Modern digital cameras have very limited dynamic range, which makes them unable to capture the full range of illumination in natural scenes. Since this prevents them from accurately photographing visible detail, researchers have spent the last two decades developing algorithms for high-dynamic range (HDR) imaging which can capture a wider range of illumination and therefore allow us to reconstruct richer images of natural scenes. The most practical of these methods are stack-based approaches which take a set of images at different exposure levels and then merge them together to form the final HDR result. However, these algorithms produce ghost-like artifacts when the scene has motion or the camera is not perfectly static. In this paper, we present an overview of state-of-the-art deghosting algorithms for stack-based HDR imaging and discuss some of the tradeoffs of each.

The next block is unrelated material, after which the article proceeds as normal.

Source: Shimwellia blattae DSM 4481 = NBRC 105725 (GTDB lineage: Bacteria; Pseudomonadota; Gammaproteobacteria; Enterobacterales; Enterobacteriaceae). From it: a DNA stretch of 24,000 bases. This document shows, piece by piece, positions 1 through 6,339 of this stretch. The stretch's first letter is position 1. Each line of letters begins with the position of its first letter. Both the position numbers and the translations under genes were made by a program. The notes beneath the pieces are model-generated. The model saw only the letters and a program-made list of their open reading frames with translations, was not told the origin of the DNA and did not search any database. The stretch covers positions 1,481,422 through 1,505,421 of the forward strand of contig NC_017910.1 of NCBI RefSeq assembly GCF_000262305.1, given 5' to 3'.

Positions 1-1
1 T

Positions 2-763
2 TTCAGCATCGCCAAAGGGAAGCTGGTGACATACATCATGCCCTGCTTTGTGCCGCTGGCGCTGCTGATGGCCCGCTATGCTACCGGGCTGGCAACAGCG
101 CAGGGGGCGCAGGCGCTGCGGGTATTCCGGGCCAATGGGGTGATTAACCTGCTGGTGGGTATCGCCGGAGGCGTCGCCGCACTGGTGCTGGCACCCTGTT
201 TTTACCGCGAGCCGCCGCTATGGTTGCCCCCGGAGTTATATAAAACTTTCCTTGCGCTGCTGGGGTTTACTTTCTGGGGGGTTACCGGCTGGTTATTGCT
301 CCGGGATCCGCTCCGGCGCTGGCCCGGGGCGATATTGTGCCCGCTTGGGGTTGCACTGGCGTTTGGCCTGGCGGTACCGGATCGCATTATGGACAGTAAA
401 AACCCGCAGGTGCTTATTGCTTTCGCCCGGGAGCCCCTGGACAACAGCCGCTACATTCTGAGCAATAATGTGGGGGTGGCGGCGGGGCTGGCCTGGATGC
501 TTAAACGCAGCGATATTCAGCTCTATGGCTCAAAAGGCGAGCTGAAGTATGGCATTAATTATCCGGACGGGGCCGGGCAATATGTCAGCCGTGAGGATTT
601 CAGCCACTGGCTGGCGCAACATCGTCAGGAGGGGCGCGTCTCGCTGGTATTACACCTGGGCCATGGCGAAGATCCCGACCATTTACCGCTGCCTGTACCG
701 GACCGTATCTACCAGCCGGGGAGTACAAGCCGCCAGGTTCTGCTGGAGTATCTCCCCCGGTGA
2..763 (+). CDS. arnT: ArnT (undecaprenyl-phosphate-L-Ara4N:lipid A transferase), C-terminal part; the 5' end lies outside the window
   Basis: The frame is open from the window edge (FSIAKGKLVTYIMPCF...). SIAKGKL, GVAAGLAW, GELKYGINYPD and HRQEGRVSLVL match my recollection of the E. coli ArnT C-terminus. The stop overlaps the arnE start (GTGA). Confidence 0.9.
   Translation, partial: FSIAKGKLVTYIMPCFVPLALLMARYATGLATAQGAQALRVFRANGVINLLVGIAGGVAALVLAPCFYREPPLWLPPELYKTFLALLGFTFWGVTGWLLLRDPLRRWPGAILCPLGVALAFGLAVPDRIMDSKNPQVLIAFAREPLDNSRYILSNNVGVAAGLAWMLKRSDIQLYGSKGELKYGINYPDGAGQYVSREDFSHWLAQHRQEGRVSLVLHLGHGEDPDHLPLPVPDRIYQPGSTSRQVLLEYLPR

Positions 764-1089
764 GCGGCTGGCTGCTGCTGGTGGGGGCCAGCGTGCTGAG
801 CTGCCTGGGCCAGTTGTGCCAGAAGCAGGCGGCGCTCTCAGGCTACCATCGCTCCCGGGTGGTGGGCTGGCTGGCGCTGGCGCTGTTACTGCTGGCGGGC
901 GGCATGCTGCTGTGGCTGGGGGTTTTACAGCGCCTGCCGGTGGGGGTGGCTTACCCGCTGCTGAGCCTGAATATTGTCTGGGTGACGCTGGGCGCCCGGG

Pradeep Sen, "Overview of State-of-the-Art Algorithms for Stack-Based High-Dynamic Range (HDR) Imaging" in Proc. IS&T Int’l. Symp. on Electronic Imaging: Photography, Mobile, and Immersive Imaging, 2018, pp 311-1 - 311-8, https://doi.org/10.2352/ISSN.2470-1173.2018.05.PMII-311